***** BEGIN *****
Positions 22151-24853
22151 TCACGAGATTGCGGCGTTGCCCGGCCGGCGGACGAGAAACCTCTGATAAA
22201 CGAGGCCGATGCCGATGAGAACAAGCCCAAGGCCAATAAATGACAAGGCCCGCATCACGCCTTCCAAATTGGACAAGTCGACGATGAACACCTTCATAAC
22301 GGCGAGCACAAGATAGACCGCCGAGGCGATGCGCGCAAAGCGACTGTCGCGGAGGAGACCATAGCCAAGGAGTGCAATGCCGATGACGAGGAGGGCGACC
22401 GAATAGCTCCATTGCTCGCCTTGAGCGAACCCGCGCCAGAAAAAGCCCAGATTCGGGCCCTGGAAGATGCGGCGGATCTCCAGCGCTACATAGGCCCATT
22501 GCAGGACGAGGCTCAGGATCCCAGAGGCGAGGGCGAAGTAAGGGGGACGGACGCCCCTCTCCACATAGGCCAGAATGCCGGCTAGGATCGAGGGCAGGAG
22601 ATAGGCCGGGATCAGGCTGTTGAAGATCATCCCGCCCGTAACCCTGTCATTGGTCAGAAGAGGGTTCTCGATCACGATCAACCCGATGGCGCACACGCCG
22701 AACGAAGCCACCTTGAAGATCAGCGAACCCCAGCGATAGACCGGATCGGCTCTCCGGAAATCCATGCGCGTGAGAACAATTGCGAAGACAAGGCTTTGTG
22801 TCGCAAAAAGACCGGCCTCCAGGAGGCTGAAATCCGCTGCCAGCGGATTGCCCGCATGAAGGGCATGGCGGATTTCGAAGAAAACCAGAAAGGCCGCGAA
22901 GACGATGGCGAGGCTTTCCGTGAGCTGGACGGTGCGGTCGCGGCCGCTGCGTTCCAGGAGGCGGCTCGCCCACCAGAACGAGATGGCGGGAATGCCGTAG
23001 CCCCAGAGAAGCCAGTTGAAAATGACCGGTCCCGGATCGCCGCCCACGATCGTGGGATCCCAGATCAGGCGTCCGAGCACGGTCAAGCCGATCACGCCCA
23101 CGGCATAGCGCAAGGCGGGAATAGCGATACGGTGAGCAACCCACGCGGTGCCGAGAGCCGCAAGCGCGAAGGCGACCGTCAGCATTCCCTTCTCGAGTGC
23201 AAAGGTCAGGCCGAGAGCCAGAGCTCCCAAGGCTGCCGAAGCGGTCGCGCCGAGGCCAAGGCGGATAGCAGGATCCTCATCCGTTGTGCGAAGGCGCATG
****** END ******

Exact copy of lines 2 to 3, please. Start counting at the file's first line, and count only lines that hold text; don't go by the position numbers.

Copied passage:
22151 TCACGAGATTGCGGCGTTGCCCGGCCGGCGGACGAGAAACCTCTGATAAA
22201 CGAGGCCGATGCCGATGAGAACAAGCCCAAGGCCAATAAATGACAAGGCCCGCATCACGCCTTCCAAATTGGACAAGTCGACGATGAACACCTTCATAAC